The Feeling of Home / Arathi Devandran

It is early morning. Overcast sky, quiet roads. We are on a short road trip to the nearby hills, to see an old Chinese temple that Aunty likes. U2’s City of Blinding Lights plays quietly in the background. The road has many hairpin turns. Uncle takes them quickly but steadily. At times, there is conversation. But for the most part, the car is silent. Everyone is lost in their own versions of the moment. I stare out of the window and doze with my eyes half-open. There is a strange feeling that is growing inside of me; first, a small bud of peace, and then, a blooming flower, beautific and magnificent.
It takes me some time to recognise it. 
It is the feeling of home. 


In my final year of University, I decided that I had had enough of sharing a place with others. I moved out of my four bed-room flat which I rented with once-friends and moved into a shiny new dormitory that was much nearer to campus. I had my own room, slightly bigger than a shoe cupboard, where I could just about fit a bed, a tiny table and a shelf that served as a wardrobe. 

There was not much to be said about this room, but oh, the windows. Floor to ceiling, clear glass, East-facing, from which you could see the whole of my little city spread out. This meant that every morning, I would wake up to cheeky rays of sunlight, unforgiving, entering my space and coaxing me to sit up, wake up, get going. 
Right by my bed, I had a ledge that was big enough for me to perch on if I curled myself up into a little ball, all of me tucked in tightly. On this ledge I placed my books, a candle and fresh flowers, which I would religiously buy from the market every few days. 
There is a lot to be said about that year of my life. A story of healing and relearning. Of unravelling and slowly being put back together by the achingly gentle hands of friends and family. Of long walks and longer nights. 
But the one thing that I remember most clearly of that monumental year is a specific feeling. That which I would get every morning as I sat on my window ledge with my morning cup of tea and my fresh flowers by my side, watching the spectacular light show that unfolded across the sky. A deep, quiet joy; a contentment of being one with the self and with the space I was occupying in that single moment.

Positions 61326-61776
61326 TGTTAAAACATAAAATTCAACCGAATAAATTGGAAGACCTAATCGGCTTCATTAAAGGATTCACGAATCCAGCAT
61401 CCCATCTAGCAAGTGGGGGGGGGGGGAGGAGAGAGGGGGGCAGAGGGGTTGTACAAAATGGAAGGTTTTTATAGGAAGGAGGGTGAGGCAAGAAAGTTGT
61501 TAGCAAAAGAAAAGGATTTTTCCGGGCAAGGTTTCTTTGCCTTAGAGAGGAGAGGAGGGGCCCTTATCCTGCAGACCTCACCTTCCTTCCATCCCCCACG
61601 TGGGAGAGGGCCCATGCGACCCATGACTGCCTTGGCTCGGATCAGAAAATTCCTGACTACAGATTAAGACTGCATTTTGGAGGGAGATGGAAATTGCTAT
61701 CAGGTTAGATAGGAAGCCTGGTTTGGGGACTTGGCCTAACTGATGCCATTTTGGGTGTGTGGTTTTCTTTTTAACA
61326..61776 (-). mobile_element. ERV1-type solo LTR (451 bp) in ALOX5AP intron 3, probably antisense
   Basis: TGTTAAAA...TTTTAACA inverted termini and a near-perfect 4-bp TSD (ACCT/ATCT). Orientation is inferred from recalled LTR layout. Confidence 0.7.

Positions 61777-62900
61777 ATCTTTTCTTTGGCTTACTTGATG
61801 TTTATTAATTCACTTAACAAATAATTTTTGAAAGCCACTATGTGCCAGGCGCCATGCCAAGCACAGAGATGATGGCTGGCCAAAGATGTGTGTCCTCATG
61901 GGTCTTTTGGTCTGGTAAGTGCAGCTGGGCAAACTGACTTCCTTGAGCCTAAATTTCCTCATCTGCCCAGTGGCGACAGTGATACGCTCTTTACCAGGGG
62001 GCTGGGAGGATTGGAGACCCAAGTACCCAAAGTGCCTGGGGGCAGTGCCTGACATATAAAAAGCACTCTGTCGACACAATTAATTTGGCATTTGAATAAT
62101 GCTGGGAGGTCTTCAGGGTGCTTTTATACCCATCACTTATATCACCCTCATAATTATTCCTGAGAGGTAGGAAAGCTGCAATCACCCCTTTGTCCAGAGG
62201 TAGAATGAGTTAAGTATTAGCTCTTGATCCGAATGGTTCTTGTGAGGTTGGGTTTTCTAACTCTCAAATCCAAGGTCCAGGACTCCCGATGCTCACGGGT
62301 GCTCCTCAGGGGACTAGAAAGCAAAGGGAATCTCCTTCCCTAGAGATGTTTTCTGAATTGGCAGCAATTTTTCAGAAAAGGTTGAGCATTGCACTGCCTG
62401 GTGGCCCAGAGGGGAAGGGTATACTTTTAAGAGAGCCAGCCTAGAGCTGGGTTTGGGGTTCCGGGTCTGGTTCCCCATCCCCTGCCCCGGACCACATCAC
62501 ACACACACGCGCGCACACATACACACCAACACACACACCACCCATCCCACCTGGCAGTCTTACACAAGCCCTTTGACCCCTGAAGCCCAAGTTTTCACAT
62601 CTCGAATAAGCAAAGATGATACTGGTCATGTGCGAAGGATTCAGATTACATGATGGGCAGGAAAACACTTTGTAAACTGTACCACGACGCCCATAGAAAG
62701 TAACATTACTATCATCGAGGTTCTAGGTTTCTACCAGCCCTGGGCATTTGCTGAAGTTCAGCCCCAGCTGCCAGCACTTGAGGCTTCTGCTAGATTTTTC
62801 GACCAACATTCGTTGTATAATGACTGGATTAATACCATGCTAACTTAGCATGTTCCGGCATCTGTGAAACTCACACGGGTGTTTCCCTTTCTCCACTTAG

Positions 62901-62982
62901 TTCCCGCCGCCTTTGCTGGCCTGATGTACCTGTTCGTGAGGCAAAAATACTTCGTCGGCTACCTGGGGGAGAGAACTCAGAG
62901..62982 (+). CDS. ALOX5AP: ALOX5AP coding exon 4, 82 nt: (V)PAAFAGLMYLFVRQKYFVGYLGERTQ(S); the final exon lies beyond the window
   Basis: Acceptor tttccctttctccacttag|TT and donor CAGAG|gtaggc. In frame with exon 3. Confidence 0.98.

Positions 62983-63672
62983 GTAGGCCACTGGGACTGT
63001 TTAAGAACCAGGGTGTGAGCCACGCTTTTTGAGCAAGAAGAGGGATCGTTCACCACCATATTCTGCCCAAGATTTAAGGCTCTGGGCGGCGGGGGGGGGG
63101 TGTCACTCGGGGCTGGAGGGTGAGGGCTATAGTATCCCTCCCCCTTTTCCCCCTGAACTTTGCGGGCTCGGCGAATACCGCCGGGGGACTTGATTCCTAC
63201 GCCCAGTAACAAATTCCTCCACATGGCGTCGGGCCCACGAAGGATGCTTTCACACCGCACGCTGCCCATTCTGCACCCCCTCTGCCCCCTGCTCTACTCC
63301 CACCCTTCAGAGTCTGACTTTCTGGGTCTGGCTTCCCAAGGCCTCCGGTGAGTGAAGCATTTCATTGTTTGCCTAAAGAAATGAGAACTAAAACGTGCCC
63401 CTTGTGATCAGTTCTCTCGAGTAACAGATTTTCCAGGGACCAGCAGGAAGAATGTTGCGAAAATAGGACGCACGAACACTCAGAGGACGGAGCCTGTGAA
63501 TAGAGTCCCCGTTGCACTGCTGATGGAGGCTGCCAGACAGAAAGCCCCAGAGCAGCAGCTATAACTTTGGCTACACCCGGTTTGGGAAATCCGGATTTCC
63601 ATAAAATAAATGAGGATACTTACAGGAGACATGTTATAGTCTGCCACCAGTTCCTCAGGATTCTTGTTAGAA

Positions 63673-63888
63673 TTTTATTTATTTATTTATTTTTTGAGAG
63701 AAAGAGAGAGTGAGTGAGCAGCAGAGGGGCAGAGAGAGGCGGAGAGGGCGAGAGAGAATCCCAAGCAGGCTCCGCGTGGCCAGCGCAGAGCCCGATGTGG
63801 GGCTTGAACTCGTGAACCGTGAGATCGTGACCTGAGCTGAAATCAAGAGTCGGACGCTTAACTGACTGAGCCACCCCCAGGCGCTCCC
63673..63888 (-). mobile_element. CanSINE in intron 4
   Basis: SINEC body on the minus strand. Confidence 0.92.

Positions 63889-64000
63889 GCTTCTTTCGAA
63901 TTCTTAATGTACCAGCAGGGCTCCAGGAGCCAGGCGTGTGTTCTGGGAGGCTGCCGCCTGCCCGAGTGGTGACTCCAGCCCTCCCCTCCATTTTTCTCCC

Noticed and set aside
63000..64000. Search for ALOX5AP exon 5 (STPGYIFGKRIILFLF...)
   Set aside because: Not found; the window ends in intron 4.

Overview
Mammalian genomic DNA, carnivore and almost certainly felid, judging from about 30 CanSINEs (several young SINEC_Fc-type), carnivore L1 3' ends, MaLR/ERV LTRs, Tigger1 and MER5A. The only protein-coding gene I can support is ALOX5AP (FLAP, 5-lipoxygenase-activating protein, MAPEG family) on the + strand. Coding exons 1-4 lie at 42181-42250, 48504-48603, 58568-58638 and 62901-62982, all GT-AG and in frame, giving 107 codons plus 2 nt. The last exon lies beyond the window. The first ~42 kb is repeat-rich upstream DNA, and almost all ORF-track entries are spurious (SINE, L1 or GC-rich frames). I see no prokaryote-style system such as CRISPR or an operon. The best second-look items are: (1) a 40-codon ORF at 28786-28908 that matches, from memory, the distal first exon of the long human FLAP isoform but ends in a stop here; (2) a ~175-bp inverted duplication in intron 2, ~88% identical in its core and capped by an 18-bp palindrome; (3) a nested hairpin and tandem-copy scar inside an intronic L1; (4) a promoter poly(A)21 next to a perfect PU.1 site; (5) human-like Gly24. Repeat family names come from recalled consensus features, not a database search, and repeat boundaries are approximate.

Over the years I have gotten better at recognising it, this sense, which some might call, of belonging. 


I once tweeted, very self-righteously, that people should never be made into homes (I may be paraphrasing but this was the essence of my thought). I had spent too much of my life pouring myself into another, and I had been left an empty, unmoored vessel. 
My young, naive mind felt that it had had an epiphany. 
My older self now understands that it was the loud cry of the recently homeless and the very hurt. 
Almost a decade later, I am not sure what to think of people, or homes. I am not sure whether that safety will ever be guaranteed in the external, be it a home or an individual. 
But what I am starting to understand a little better is this – that home is a state of being, a state of the heart and mind. That it comes softly when you least expect it – during long car rides, while watching a sunrise, when you catch your lover’s eye and smile, in the middle of reading a book, when you’ve just woken up from a nap and the afternoon light catches in your gossamer curtains. 

It comes softly, and more frequently, when you love and are loved in return. It stays for longer when you are willing to share your time and heart space with another. 

It is a comforting development. 

So ask me this question again in another ten years. I do believe I might have a better answer. 

Arathi Devandran curates personal experiences, snapshots of the world and the stories people are willing to share with her through prose and poetry

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